“According to my mother, no book is only a book. A book can improve your mind or it can break it.”
Thirteen Doorways, Wolves Behind Them All by Laura Ruby (Balzer+Bray 2019) is amazing. It broke my heart and mind at every turn.
“Representation and diversity are not buzzwords or trends or something you do to experiment or to ‘be nice.’ They are important and vital necessities to storytelling and should be approached with respect and consideration and humility. Something you work on because you genuinely want to make the world a better place for others.”
It reminded me of a VOYA review of Alex as Well by Alyssa Brugman. Brugman’s writing is spectacular, Solo is one of my fav books and I really liked Alex as Well. Malinda Lo blogged about Perceptions of Diversity in Book Reviews last year. VOYA’s review of Alex as Well horrified me. Lo said,
This review presents this critique especially bluntly (emphasis added):
“The topic of intersex individuals and those with gender identity issues is receiving much attention lately, in news as well as in young adult literature. Alex’s story is certainly distressing, and teens need more resources on these topics. This novel, however, is overwrought and comes across as a cautionary tale of worst-case scenarios. Limiting the book to a few core issues would have made it more genuine and heartfelt. Sadly, it comes across as an afterschool special. Recommend this title to teens requesting books on gender identity issues only if they have read everything else in the collection.” — VOYA review of Alex as Well by Alyssa Brugman
Excuse me!?! Malinda Lo continues:
“I don’t have any definitive proof that there’s an invisible ceiling on the number of issues a YA novel can contain, but reviews such as those above do police the boundaries of what is acceptable in a realistic YA novel.”
What she said. Read Alex as Well now. You’re welcome.
I have depression and when writing my thesis it was particularly bad. I came to the disconcerting conclusion that I couldn’t write a single coherent thesis sentence, but I could read book, after book, after book. Sadly none of these books were part of my lit review. Runaways is listed in my Literature Cited (as opposed to my Reference List) but reading all the vols I’ve got one after the other without a break in between (and this wasn’t the first time, so I already knew what happened) didn’t improve my thesis.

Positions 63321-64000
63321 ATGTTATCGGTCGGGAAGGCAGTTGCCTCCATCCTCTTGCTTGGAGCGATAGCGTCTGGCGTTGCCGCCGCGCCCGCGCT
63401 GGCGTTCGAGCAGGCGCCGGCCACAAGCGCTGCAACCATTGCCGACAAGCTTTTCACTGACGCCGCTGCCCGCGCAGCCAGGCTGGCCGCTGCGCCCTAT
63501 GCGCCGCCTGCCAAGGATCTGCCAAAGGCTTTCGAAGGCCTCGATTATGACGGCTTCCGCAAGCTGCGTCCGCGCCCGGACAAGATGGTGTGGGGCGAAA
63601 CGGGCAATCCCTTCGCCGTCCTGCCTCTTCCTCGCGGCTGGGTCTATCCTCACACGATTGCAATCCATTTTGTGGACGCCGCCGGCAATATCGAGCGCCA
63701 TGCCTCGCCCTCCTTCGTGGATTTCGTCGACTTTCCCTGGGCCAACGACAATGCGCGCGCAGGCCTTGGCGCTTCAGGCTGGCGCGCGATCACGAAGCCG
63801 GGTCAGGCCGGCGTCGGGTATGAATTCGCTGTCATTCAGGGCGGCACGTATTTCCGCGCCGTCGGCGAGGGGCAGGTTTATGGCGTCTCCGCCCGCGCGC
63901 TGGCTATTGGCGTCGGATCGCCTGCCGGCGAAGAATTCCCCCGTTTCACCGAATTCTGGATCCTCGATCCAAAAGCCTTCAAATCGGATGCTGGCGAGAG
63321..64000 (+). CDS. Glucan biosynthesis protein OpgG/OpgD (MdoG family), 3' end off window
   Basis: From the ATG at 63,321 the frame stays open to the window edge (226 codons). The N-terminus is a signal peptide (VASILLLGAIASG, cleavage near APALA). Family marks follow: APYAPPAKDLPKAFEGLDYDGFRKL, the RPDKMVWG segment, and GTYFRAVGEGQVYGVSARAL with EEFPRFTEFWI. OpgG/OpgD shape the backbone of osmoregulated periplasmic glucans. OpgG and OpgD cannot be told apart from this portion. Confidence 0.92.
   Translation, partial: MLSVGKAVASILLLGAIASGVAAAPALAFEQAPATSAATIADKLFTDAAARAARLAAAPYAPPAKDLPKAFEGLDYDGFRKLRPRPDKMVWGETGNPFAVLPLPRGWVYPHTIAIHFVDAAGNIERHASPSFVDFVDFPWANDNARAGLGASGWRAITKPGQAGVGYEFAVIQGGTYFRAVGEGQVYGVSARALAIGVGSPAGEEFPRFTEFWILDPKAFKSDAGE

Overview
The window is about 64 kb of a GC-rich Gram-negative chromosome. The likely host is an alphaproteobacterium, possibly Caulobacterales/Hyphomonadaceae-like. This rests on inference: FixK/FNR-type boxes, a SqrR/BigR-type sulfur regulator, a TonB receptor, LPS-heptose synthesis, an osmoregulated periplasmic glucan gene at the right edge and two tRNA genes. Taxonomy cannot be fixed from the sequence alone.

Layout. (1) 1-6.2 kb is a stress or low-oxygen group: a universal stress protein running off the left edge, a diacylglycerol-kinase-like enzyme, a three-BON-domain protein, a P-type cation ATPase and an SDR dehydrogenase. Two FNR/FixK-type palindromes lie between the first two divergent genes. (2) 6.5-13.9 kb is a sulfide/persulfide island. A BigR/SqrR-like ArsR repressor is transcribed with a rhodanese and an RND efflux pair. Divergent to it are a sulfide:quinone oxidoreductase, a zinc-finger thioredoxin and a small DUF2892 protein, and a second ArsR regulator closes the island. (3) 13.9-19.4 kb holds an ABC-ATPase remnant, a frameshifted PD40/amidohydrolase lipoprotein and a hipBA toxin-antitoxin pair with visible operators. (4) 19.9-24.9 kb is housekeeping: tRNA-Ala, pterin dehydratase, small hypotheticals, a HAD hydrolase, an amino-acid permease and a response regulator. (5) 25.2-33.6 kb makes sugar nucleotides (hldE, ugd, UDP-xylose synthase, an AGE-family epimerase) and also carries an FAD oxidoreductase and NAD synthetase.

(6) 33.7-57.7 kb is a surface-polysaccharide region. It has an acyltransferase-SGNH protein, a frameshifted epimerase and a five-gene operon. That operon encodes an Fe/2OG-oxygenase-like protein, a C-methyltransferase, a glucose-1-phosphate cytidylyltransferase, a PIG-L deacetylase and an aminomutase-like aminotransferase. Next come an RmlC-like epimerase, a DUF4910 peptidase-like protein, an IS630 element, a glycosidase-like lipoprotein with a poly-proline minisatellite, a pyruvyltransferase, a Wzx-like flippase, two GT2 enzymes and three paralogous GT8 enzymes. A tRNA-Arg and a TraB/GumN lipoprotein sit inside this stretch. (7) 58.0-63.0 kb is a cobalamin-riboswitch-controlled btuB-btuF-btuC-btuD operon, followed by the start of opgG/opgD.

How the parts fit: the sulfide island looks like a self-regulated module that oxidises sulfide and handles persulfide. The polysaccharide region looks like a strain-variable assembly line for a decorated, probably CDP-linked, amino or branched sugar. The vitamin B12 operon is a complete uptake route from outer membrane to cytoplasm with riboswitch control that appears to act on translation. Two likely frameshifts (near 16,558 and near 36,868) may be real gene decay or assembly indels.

After whinging to my doctor about my inability to write a thesis, but my perfect ability to read a book (as long as it had no connection to my thesis) he told me that while depression makes thinking complex thesis thoughts pretty much impossible, reading, for me, is as automatic as breathing. This leads to the interesting hypothesis that if I stopped reading would I stop breathing? For my continued existence I’m not going to test that one out.
The longlist for the 2008 Inkys has been released. Not being a teenager, I can’t vote, but I can opinionate. I was looking through the list, thinking, how many books have I not read? but it was mainly the first few I’ve missed/couldn’t be bothered with. My to-read list has grown.
Obviously I think Extras by Scott Westerfeld should win. I preferred his three previous ones, but the theme of beauty being the reason for existence is still there. Fame is added as another reason, with similar consequences if it’s all you live for. Westerfeld’s onto other topics for his next book, which I’m glad of. As much as I love the Uglies series, it could only be stretched so far. And thank you to Mr Wester for providing pics for the stealing. If you’re thinking (like me) the above photo looks kind of photoshopped, click on the larger version and it looks more realistic, but I’m still not totally convinced :)